State budget cuts affect local offices
Tough economic times mean budgets cuts for everyone from individual homes to the Alabama operational budget, meaning that local offices will be affected by budget cuts in some way.
Franklin County Circuit Clerk Anita Scott said she has already been informed that she will lose a part-time employee on October 1 because of the budget crisis, and more cuts are being considered.
"I really don't have anything in store except that I am going to lose a part-time employee," Scott said.
"A committee has been formed to look at things and decide what cuts should be made."
Scott said possible cuts include fewer jury trials and the payment of jurors for serving.
"We've had a cut on jury trials in the past but it was on civil jury trials not criminal trials," Scott said. "They are considering not paying jurors for the time they serve on the jury, but nothing has been decided at this point."
Scott said jurors are paid $10 per day and five cents per mile currently.
"Most people serve on a jury once or twice during a lifetime," Scott said.
She said her office has not been advised on any specific amounts at this time.
However, it's a different story upstairs in the District Attorney's Office. Franklin County District Attorney Joey Rushing has already been notified that his office is being cut more than $40,000 this year, making it tough for his office to operate.
Rushing said his budget will be $297,143 for the year, which is a 13 percent decrease, and more cuts may be coming in 2010.
"We were told they cut our budget so much this time so that they will not have to cut so much next year," Rushing said.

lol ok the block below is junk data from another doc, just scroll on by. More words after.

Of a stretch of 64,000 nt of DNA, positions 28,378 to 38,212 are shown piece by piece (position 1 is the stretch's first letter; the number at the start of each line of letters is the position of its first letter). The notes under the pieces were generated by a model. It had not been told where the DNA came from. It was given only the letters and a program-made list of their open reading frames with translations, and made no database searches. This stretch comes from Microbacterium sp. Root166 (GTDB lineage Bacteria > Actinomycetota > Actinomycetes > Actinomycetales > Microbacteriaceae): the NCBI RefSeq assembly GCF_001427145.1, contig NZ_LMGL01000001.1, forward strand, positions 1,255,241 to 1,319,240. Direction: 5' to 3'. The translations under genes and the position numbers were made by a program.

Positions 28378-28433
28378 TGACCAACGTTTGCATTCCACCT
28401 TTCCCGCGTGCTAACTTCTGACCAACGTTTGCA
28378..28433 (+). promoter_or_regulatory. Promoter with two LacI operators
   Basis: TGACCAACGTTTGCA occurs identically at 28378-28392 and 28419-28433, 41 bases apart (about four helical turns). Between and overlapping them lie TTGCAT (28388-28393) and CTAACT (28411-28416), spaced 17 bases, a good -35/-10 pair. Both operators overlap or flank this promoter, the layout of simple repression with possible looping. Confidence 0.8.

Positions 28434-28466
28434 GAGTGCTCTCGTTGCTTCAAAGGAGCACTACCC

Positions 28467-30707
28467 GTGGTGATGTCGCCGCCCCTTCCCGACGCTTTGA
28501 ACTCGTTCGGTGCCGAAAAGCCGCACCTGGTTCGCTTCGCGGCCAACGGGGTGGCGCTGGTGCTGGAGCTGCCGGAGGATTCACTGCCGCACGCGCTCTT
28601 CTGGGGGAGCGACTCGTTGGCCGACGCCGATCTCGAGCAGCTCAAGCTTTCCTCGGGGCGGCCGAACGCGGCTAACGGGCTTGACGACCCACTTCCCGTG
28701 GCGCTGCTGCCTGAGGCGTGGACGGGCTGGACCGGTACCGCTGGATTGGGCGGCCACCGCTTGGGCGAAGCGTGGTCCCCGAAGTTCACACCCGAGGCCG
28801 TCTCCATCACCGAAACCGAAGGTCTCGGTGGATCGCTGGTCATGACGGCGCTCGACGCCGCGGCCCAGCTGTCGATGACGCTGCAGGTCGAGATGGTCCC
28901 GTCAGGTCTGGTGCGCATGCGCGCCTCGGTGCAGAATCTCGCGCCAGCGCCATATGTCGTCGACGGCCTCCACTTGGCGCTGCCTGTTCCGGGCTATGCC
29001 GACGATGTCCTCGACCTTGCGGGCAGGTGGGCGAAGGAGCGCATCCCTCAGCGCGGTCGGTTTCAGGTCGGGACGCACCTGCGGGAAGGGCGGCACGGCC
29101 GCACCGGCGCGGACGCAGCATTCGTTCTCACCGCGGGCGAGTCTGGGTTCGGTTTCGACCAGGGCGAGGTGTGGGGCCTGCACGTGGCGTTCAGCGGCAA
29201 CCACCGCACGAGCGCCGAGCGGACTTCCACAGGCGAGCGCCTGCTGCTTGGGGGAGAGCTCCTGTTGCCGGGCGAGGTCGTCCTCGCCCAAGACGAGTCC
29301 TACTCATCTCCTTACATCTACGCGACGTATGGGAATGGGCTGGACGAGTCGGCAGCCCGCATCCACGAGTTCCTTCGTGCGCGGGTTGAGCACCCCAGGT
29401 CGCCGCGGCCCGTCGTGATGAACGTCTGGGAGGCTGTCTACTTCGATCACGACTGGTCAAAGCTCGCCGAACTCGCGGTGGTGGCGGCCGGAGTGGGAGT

Rushing said the budget he receives from the state goes to operate his office and includes salaries of support personnel and investigators, office supplies, and the cost of trial preparation, which also includes expert witnesses.
"Right now, staff reduction won't be necessary," Rushing said.
The office has been saving money in case his budget was decreased in order to pay his staff members.
"The money that was set aside for tough economic times is dwindling fast," Rushing said. "We are using it for salaries so that we won't have to let anyone go."
Next year is another story, Rushing expects another decrease of five percent in 2010.
In an effort to save, Rushing said his office is cutting down on all non-essential travel such as his attending the District Attorney's Conference.
"I've already registered for the winter conference, but I will be paying for this summer's conference myself."
Rushing said his office will do everything they can to save money in order to keep personnel.
However, Rushing said that should the budget crisis deteriorate more, his office will continue working to prosecute cases.
"We are trying to cut expenses so that people relying on this office for a job won't be affected," Rushing said.